Elizabeth died on March 24, 1603 at Richmond Palace and was succeeded by James I (James VI of Scotland), the son of Mary, Queen of Scots.
www.tudorhistory.org /elizabeth   (1400 words)

 Queen Elizabeth I: Biography, Portraits, Primary Sources
Elizabeth kept the curtains of the litter pulled back as she entered the city, and the citizens were able to see her pale, frightened face.
Elizabeth was concerned that her imprisonment in the countryside would remove her too much from the public eye and her ceaseless letter-writing was an attempt to reassert her position as princess of England.
Elizabeth was sent to a small manor house a few miles from Oatlands where she played another waiting game, only this time with some measure of freedom and hope.
www.englishhistory.net /tudor/monarchs/eliz1.html   (8667 words)

 Royalty.nu - Tudor Royal History - Queen Elizabeth I
Elizabeth knew that she could not legally marry without the permission of the king's council, and she refused to be drawn into the Lord Admiral's schemes.
Evaluates Elizabeth and the significance of her reign, and examines the impact of an unmarried queen on gender expectations.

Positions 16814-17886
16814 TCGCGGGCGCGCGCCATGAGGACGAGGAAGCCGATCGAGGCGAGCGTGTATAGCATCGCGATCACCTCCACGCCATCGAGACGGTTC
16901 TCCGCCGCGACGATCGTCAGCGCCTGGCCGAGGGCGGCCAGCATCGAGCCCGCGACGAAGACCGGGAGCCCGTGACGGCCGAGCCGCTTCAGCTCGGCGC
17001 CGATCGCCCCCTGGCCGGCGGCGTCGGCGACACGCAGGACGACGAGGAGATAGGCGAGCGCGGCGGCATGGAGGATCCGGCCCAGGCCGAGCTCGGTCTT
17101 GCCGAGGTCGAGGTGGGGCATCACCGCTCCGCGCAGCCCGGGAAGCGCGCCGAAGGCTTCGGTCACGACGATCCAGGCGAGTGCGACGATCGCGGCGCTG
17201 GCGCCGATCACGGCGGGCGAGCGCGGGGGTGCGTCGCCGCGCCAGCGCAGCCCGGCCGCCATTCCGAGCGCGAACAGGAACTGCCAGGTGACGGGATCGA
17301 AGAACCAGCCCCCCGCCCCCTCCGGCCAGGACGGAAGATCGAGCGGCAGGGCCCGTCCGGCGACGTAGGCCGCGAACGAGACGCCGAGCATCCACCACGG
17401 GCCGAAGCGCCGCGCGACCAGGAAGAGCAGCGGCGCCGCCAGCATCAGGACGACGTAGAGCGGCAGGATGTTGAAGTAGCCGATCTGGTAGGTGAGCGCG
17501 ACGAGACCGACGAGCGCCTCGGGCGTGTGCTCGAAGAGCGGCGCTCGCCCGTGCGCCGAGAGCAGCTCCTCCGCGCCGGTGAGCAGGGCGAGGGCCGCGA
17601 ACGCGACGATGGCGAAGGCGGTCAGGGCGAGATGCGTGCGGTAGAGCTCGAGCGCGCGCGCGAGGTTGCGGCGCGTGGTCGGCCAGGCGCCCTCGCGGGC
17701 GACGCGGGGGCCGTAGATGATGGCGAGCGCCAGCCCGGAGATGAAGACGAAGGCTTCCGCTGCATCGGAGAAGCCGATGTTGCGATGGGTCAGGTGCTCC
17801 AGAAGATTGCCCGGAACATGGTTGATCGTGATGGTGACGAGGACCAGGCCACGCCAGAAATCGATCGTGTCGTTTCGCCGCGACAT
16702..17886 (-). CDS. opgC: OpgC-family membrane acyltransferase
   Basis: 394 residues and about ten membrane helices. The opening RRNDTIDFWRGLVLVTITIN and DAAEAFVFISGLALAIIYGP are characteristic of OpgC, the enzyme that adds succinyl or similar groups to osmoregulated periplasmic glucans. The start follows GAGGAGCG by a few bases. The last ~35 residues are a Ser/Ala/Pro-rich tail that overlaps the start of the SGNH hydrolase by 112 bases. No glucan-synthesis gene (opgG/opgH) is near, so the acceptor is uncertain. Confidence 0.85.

England's Elizabeth: The Virgin Queen in National Mythology, 1603-2003 by Michael Dobson and Nicola J. Watson.
www.royalty.nu /Europe/England/Tudor/ElizabethI.html   (3997 words)

 Queen Elizabeth I | Queen of England   (Site not responding. Last check: )
Elizabeth I was born on September 7, 1533 at Greenwich Palace, London, England, an estate of her Father, King Henry VIII.
Elizabeth's mother was Henry's second wife, Anne Boleyn.
Elizabeth became Queen of England in 1558 and reigned until her death in 1603.
www.lucidcafe.com /library/95sep/elizabeth.html   (579 words)

 Elizabeth Neel - Artworks - The Saatchi Gallery
The cycle, one feels, seems set to continue, as the objects themselves decay back into abstraction.
Popped Off is loosely based on a well-known short story by Shirley Jackson, "The Lottery", in which the inhabitants of a rural New England town engage in a deadly annual rite of scapegoating: the selection of a sacrificial human victim by means of a public sweepstake.
Neel explores the corruption of nature and its landscape through man's thirst for trophies, for capturing and destroying prey.
www.saatchi-gallery.co.uk /artists/elizabeth_neel.htm   (541 words)

 History of the Monarchy > The Tudors > Elizabeth I